Social media allows us to feel connected with others and the world in one way or another. “Friend” is a word that is used loosely, but the deep-seated meaning of friendship is bound to power many of our feelings of online friendship. We naturally want people to “like” us.
No one enjoys the feeling of rejection, exclusion or being passed over. When you learn that someone has unfriended you or hasn’t accepted an invitation to connect on social media, you might feel tempted to say something or try to find out why, especially if you’ve had prior connections with that person in some way.
Is the reason for an unfriending or unfollowing worth pursuing? Maybe not.
Professor Christopher Sibona, University of North Carolina, Wilmington, a long-time (2010) researcher into the phenomena of “unfriending,” thinks that those who find themselves unfriended might be taking social media too seriously, but admittedly, many people report suffering psychological distress. The closer or stronger a person is in perceived relationship with someone online, the more traumatic an unfriending or unfollowing is experienced.
His work supports the idea that social media users might want to consider steering clear of certain topics and behaviors to avoid resentments in being unfriended or feeling it necessary to unfriend others. It is important to remember the virtual nature of social media connections which, while they can seem close, are much more perceptional than in-person connections.
I can remember not too long ago on a prominent social media site, two of my “friends” got into a tiff. One person had unfriended the other and when the unfriended person noticed, he was angry. He confronted the now ex-friend directly online — in front of everyone else.
Of course, there isn’t anything a person can do to prevent the experience of being unfriended, unlinked, or unfollowed, nor can you do anything if a person you’ve invited to connect doesn’t accept.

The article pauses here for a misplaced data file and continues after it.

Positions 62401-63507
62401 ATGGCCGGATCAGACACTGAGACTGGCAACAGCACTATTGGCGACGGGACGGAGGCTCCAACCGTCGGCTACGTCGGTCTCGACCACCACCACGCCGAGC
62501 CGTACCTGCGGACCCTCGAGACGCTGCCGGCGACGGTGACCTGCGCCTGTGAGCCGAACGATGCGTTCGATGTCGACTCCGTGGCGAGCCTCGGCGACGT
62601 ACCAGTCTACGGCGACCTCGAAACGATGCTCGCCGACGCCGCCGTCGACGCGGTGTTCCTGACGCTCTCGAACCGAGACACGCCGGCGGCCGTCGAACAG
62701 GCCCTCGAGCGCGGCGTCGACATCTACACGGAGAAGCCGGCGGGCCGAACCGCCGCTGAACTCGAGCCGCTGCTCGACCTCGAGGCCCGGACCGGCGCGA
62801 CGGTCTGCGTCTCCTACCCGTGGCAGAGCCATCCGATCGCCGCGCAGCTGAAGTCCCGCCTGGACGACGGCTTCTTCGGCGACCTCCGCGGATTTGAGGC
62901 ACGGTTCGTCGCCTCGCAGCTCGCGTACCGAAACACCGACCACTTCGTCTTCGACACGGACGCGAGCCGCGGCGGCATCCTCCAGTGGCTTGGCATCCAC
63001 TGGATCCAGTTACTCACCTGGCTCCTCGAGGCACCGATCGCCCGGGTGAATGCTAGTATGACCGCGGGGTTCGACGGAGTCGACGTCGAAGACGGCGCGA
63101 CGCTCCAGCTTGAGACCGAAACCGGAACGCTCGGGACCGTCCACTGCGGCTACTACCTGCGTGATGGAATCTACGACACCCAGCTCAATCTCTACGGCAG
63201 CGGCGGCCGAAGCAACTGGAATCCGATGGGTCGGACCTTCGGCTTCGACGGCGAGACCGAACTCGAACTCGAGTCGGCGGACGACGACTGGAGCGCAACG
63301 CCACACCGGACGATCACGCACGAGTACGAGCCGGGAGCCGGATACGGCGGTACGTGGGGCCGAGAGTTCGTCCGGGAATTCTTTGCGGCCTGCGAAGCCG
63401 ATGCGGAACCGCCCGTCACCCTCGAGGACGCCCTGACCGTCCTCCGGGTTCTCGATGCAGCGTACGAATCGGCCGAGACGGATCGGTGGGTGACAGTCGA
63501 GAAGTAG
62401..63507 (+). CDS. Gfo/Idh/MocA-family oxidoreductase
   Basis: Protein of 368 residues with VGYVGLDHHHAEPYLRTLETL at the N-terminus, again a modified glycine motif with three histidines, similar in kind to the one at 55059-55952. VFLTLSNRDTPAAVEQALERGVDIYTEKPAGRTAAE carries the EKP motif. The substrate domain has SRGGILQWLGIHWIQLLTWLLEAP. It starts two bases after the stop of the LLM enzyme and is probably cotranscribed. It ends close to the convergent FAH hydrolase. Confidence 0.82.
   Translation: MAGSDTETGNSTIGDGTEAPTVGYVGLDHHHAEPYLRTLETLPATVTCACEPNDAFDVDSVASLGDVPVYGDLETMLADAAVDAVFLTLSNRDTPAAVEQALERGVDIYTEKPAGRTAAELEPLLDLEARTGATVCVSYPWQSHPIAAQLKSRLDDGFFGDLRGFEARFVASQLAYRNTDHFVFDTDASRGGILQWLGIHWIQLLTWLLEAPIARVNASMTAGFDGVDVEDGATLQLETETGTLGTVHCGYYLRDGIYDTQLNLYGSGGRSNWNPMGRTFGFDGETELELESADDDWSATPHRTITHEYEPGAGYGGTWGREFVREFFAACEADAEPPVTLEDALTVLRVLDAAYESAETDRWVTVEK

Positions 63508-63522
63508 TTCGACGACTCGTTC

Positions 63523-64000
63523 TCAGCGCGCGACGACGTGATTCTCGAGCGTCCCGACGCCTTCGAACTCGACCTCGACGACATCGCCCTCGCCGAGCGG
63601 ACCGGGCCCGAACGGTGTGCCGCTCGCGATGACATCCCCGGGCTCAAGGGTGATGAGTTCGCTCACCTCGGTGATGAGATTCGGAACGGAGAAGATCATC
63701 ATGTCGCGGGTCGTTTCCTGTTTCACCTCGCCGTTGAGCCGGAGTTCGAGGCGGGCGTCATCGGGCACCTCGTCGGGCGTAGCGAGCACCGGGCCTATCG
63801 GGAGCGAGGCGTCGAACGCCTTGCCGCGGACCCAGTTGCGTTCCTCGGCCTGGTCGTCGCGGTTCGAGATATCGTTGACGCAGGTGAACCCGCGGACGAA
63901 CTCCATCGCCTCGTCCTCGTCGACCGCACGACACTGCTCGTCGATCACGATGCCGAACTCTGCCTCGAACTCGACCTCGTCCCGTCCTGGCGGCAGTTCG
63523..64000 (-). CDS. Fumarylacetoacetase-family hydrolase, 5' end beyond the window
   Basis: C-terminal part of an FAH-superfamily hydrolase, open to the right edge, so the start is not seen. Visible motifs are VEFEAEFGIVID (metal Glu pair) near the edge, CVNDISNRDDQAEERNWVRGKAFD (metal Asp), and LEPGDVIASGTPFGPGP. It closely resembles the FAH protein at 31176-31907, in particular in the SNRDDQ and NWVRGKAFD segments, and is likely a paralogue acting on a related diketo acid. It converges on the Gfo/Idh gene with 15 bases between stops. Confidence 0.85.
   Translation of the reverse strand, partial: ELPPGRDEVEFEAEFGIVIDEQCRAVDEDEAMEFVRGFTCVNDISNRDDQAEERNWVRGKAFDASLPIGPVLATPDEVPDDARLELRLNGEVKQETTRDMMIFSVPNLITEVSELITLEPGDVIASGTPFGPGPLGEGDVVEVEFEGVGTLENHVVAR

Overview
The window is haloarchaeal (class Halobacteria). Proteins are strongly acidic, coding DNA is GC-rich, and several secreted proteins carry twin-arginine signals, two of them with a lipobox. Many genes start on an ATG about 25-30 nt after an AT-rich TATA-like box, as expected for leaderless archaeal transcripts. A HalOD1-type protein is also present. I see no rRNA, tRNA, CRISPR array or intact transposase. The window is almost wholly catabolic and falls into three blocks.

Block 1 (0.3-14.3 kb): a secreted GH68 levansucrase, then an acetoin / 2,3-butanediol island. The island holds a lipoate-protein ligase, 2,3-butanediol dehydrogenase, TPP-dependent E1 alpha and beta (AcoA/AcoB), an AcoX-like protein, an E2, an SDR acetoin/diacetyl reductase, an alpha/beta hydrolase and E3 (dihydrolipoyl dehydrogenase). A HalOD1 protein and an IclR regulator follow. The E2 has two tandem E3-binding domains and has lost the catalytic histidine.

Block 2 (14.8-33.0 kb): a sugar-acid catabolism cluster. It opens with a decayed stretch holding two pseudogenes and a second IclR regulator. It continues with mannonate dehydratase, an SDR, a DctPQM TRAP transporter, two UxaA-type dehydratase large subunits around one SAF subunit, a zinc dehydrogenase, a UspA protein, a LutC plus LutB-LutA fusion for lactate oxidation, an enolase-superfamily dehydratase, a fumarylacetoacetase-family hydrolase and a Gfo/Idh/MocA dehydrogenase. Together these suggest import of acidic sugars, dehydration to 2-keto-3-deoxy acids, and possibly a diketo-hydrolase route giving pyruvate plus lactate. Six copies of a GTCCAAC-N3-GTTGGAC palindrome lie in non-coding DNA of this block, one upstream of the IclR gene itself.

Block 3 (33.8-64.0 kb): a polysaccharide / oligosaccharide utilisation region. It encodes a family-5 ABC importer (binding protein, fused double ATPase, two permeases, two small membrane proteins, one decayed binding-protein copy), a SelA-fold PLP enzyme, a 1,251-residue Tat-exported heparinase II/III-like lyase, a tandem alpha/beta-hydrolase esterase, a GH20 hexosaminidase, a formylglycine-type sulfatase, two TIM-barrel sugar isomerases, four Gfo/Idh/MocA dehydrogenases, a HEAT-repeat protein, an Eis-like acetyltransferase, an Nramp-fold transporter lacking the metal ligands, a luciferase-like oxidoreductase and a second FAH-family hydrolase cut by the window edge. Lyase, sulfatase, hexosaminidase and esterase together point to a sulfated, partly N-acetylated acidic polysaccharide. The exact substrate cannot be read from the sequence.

Invalidating the other person can have unintended consequences and you’ll most likely never know why exactly you were unfriended anyway.
The best response you can have is to check your online etiquette-fulness and give yourself peace of mind that you are not the issue. What impressions have you been making on social media? Are your posts guilty of any of these?
If none of the above apply to you, know that the person who unfollowed you probably has her own reasons for doing so, and this is out of your control. If you know her personally and maintain communication outside of social media, you might casually and discreetly ask what happened:
“Marjorie, I haven’t seen any posts from you lately. Have you taken a break?”
Your friend may realize a mistake was made or may share a valid reason for the disconnection. Either way, your acceptance of the situation is called for.
If you’re becoming emotional when it comes to social media, it might be a good idea to re-consider your reasons for participating. And, the bottom line is, if it’s no longer fun, you might decide to take a hiatus for the time being.
During the pandemic, when we are forcibly and voluntarily isolating, yet at the same time technologically connected every moment of the day through internet channels, our feelings of disconnect can leave us short-fused. We can forget where we are, what conversation we are in.
What better time to re-assess our means of communicating etiquette-fully through social media. Before posting anything, here are a few questions to ask yourself:
Asking yourself the time-tested questions of “What’s it like to be on the other side of me?” and “What’s it like to be in that person’s shoes?” might give you just the answers you need to gain confidence and re-engage with your better self on social media.